Book Vending Machines

Filed under: Fun — marcia at 10:35 am on Monday, May 17, 2010

cigmachauto.jpgA publisher in Hamburg, Germany has converted some old cigarette vending machines into book dispensers. The books are all new titles from Hamburg authors. Forget about iPads or e-readers; this is the new distribution method I want to sweep the nation. Also: Reading is more healthy than smoking.
I think I want my book sold this way!

via Bookninja

Sylvia Plath Speaking On Why She Lived In England

Filed under: The Writing Life — joy at 9:45 am on Tuesday, May 4, 2010

sylvia plath on why she lives in england spoken word listen mp3

Sylvia Plath would hate how people see her today. Like other iconic figures–Marilyn Monroe comes to mind–people don’t see the person she was but the things she symbolizes for them. Monroe is the poster for a sexually desirable woman, Plath is the poster for the tortured suicidal artist girl. But Plath wasn’t like that at all. Mental health issues aside, Plath was brilliant, hardworking, and very funny. The tragedy of Sylvia Plath is that she cut off her life right when she was starting to reap the fruit of all the labor she had put in during her teens and 20s by writing poem after short story after poem. She did not have a flash of genius, write her last poems, and then, with nothing else to say, kill herself. Instead, at age 30 Plath was finally coming into her own as an artist, and she didn’t stick around long enough for anyone to see what would come of it. We get a taste of her artistic maturity in poems like “Daddy,” but it’s just a taste–imagine what would have come later if she had lived. In the writing sense of things, Plath’s suicide is like cutting down a rose bush that is loaded with buds just about to open.

And that is sad. But I would like us to move away from seeing Sylvia Plath as some sort of emo goth-girl abandoned-wife victim, and instead try to understand what a brilliant, interesting woman she was. And that brings me to my latest toy: Sylvia Plath (Spoken Word), which has just been released by the British Library. It’s not available in the U.S. until July 15th, but no matter, you can order it from Amazon U.K. just fine. They don’t even charge you exorbitant shipping rates.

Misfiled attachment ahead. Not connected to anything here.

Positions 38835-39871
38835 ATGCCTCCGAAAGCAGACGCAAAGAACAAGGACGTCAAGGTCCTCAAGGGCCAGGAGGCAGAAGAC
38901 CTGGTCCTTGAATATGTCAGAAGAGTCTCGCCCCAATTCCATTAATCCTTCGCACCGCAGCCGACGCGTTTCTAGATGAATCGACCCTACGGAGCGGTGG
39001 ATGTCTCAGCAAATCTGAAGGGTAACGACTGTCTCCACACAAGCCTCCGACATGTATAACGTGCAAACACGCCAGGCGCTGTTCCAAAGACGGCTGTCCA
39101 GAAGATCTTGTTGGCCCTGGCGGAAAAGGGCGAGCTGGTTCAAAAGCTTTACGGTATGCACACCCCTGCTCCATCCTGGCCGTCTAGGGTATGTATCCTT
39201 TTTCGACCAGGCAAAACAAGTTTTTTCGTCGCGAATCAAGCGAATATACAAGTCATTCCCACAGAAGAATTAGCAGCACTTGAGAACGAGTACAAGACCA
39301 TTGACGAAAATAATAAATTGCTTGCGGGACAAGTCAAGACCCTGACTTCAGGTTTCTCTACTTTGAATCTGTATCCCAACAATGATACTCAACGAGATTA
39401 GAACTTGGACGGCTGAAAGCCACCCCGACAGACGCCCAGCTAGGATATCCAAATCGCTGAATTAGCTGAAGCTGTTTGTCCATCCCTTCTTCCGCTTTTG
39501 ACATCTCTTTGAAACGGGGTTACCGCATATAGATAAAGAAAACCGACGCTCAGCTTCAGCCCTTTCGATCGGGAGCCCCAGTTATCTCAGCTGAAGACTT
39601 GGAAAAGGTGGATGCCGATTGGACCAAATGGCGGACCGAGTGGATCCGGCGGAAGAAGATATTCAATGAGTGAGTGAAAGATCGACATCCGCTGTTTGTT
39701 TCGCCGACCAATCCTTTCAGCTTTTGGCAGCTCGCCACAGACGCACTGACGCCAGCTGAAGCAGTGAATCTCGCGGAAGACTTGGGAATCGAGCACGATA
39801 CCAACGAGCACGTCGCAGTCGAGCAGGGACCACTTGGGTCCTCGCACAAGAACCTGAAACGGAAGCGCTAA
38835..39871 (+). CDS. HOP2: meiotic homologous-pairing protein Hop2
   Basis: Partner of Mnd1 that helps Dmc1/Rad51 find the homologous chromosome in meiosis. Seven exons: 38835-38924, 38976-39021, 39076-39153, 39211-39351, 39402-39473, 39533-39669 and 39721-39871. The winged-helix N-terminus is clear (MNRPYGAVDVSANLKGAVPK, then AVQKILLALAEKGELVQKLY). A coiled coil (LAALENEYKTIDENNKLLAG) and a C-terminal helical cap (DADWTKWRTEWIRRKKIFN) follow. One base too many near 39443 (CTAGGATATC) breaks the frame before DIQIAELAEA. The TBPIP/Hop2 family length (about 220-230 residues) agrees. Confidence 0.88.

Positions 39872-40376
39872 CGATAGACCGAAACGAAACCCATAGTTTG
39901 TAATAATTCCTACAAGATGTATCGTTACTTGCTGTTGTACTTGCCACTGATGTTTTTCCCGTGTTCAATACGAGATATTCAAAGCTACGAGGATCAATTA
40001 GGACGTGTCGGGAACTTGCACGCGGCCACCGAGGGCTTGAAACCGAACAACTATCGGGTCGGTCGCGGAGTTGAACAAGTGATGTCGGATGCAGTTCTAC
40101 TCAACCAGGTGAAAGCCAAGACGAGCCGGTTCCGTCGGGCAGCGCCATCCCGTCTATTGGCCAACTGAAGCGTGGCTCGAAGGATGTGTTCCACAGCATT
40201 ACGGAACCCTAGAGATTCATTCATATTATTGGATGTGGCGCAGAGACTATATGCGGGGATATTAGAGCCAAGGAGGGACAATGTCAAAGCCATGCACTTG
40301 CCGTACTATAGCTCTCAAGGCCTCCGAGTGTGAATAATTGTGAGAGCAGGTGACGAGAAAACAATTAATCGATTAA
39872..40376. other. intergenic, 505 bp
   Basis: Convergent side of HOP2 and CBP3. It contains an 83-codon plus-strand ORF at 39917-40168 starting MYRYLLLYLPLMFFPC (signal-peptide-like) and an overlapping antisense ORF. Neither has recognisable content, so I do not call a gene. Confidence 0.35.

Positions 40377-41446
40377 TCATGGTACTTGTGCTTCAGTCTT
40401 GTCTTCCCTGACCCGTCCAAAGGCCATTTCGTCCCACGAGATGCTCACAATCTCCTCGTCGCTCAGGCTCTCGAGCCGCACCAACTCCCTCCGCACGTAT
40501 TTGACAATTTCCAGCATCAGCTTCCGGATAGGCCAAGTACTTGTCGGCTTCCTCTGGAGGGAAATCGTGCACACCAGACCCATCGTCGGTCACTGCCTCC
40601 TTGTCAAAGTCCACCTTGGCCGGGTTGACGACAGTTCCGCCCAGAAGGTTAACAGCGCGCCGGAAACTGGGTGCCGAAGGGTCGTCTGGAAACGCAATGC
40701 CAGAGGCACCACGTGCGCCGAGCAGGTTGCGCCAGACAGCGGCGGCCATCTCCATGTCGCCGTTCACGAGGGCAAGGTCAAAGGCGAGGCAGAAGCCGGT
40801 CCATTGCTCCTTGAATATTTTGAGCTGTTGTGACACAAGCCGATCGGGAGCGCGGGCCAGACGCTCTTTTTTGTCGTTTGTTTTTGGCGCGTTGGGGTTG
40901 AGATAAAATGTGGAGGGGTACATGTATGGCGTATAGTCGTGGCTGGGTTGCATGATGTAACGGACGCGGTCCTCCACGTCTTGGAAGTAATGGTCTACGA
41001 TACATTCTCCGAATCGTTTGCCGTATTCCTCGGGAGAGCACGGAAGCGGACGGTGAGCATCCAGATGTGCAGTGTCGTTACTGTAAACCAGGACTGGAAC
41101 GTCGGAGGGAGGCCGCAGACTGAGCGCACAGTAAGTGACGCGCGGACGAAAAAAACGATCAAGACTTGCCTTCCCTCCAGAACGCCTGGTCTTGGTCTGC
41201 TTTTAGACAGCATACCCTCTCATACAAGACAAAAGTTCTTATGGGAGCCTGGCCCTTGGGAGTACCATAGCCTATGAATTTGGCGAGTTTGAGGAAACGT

Recordings of Plath reading her poems have been around for awhile now–here’s Plath reading “Daddy,” for example–but Sylvia Plath (Spoken Word) is way more awesome than that. It includes an interview of Plath and Ted Hughes on their marriage, readings of lots of poems I hadn’t heard before, a review of a poetry anthology by Plath, and best of all, a short gem of a track where Plath talks about England.

She was part of a program called “What Made You Stay?,” where seven Americans were asked why they chose to live in England. Plath’s answer is delightful and sharp. In 7 minutes, she touches on her literary geekdom, how perplexing she found the British beaches, why she wants to raise her children in England, and how much she loves English butcher shops before launching into a funny story about an eccentric British woman. It shows more about her character and personality than most of the literary information about her that you can find.

And how could I set that up and not give you a sampling? So go ahead and listen to Sylvia Plath talk about why she lived in England here. Click to listen or right click on the link to download.